It was an easy drive across east Texas. It was smooth sailing through Houston, with no traffic at 10AM. Out of Houston, I had a good tail wind and found several big rigs going just the right speed for me to surf their wake.
The speed limit was 70, but the van's cruising speed is between 60 and 65. No need to push my old beast harder than necessary.
The cats complained a bit in the morning, but soon settled into the rhythm of the road and fell asleep.
As I traveled west, the countryside changed into gentle rolling hills populated by prickly pear, yuccas and honey locust. Everything seemed to be blooming, and a light elusive fragrance filled the air. Many sections of the road had been cut straight through the little hills, leaving artificial cliffs with colorful layers of rock.
It was still early when I decided to take a rest at South Llano River State Park, near Junction, TX. My intention was to take a nap, then travel on, since I had not slept well the night before.
As I crossed the little river it was a beautiful shade of turquoise. All the rivers in south Louisiana are the same shade of mud brown.
I stopped at the ranger station to inquire about camping. At $17.00 it seemed a little steep, but the river and the countryside were so beautiful I decided to go for it and spend the night.
I found a nice shady campsite so as not to fry the cats. The sun was still high, I had stopped early; about 2:30pm.
I was quite tired, but I had to see the river. I walked through a field where wild turkeys roosted in the evening, past a pond, and through a grove of wild pecans before finding the river.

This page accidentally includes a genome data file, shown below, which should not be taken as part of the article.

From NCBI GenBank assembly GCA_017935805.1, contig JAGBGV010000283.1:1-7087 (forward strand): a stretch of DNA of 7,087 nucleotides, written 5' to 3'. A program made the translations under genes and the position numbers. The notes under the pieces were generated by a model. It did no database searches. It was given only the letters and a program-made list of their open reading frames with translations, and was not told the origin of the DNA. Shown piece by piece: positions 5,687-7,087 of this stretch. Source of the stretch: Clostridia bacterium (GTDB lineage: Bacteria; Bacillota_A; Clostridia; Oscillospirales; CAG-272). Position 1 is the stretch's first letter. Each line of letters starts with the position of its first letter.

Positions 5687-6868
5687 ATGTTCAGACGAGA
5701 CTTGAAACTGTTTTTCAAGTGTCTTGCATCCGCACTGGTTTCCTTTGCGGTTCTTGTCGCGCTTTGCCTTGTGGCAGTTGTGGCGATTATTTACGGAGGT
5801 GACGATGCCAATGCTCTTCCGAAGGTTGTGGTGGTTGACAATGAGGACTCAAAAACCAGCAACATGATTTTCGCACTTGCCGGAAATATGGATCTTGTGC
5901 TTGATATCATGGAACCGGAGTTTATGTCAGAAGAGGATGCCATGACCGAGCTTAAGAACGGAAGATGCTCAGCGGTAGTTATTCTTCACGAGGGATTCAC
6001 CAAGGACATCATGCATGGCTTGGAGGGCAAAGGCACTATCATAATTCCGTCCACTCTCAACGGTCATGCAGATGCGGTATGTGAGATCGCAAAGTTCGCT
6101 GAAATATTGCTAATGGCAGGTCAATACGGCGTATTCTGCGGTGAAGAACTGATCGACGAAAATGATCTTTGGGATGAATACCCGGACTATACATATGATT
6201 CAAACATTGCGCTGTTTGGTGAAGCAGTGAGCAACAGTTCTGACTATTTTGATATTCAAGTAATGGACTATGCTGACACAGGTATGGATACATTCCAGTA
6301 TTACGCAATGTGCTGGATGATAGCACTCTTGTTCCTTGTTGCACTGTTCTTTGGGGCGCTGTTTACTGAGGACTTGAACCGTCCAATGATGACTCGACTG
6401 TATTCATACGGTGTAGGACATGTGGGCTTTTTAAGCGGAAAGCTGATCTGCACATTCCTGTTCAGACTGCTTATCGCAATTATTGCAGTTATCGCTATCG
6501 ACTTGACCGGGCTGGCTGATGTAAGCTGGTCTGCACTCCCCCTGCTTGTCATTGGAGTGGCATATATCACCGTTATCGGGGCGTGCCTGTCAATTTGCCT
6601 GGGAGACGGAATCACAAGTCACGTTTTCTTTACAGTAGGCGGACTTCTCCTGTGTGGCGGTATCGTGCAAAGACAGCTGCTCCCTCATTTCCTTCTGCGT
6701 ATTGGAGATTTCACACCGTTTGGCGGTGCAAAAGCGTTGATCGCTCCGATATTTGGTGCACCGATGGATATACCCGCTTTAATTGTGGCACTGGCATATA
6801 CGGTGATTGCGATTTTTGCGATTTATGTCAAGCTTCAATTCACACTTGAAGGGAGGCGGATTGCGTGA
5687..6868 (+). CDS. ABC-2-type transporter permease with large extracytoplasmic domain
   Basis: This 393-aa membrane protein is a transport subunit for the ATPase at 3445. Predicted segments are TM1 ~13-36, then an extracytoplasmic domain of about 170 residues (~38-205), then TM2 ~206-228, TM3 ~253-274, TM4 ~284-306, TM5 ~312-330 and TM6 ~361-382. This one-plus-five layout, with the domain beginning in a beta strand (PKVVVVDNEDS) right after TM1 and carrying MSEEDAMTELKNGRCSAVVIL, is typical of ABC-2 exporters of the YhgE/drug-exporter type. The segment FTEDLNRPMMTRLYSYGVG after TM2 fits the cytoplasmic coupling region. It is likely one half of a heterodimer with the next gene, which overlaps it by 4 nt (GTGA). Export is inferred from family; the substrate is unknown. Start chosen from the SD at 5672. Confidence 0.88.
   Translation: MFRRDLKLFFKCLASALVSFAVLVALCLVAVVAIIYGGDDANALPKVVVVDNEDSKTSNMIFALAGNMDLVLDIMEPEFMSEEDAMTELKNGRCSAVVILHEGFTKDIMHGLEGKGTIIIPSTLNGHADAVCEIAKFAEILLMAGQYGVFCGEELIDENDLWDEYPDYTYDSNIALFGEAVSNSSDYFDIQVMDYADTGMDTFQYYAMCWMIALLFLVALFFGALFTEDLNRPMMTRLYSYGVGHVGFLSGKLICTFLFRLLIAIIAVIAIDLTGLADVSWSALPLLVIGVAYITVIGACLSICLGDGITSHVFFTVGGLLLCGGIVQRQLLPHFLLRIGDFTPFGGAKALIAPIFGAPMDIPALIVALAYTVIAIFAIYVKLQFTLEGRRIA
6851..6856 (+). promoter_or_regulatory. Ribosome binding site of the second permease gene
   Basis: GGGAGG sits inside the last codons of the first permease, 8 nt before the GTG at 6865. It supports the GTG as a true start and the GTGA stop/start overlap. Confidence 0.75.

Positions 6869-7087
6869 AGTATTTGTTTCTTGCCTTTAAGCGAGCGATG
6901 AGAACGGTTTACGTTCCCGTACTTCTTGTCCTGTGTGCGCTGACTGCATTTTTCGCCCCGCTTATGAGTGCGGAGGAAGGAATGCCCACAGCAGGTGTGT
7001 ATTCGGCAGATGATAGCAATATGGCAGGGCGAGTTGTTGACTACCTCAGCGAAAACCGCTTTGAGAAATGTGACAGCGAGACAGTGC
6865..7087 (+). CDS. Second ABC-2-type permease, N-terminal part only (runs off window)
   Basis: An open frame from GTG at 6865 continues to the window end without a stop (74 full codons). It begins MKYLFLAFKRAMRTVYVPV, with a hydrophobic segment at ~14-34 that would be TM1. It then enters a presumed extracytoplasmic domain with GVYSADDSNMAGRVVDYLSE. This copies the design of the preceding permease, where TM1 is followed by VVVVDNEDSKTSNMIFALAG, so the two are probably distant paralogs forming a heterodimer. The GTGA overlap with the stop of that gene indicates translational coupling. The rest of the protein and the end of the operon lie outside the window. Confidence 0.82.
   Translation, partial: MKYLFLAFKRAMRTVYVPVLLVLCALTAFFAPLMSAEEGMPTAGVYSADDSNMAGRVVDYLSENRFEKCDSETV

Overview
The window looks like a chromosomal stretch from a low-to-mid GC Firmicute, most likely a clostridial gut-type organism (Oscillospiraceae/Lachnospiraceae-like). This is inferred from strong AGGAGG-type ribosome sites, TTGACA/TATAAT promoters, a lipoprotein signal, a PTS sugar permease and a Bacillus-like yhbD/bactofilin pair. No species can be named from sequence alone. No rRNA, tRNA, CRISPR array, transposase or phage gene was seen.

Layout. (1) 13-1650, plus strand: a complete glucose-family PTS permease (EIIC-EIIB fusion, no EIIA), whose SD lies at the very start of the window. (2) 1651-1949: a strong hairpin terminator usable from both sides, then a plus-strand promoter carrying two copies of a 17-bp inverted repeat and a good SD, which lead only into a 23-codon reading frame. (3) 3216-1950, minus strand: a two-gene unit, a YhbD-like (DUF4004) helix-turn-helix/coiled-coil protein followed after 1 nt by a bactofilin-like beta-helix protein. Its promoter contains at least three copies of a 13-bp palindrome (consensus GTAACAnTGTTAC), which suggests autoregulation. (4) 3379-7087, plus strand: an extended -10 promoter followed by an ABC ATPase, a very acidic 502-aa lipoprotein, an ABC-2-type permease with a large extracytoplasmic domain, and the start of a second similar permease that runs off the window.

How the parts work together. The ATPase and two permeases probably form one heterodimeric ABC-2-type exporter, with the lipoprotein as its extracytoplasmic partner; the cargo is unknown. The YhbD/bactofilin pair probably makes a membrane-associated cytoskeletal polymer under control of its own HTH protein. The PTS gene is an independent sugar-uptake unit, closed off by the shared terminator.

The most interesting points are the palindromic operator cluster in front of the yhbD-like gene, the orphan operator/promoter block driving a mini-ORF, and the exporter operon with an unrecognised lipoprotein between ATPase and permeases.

Startled turtles plopped into the water as I peered down at bass and sunfish cruising through the shallows.
It had been years since I'd seen a clear rocky stream. I scrambled down the bank to test the water with my toes. It was a very pleasant temperature, and I nibbled some watercress I found growing at the water's edge.
As I walked back through the pecan grove, I mulled the extremely difficult decision I was now faced with; should I
A. Take a nap
B. Go fishing
C. Go for a swim
Boy, life is rough.
I was tired, but I couldn't resist that river. Clear rocky streams are one of my favorite things. Since my tackle box was buried in the van I decided to go swimming.
The water was just cool enough to be refreshing. I had my goggles, so I snorkeled for a bit, watching the fish. When I dove under, I realized I could hear them. I thought only salt water fish made noise; I heard them a lot in Key West. But there was the same unmistakable popping noise in this river. It sounds like someone banging rocks together underwater. I swam to a deep area, following the noises, then dove to the bottom and startled several large bass who swam away quickly in alarm. The fish noises stopped briefly, then resumed farther upstream.
After a thrilling ride down the rapids on my belly, I sat on a driftwood log to rest and warm up in the sun. I had the place to myself. I couldn't see or hear any evidence of other humans.
It was GREAT.
I noticed a strange glassy type of rock on the riverbank, and broke it with other rocks to make a crude but very sharp stone knife. Hungry now, I wandered back to camp in a foraging mood.
Wild turkeys gobbled in the distance as I cut some prickly pear pads with my new stone knife. I found some new shoots of catbriar (smilax spp.) and snipped them off too.
I sauteed both veggies in olive oil with a little salt and pepper. The smilax shoots tasted like asparagus, but a bit milder. The prickly pear was good too, but turned slimy as it got cold.
To get some starch and protein, I made red beans and rice with spam.
Deer wandered through my campsite as I ate, competing with the jack rabbits for tender new grass.
Life was good.
A pretty wildflower
There's a carp in this picture, can you see him?
The view from camp
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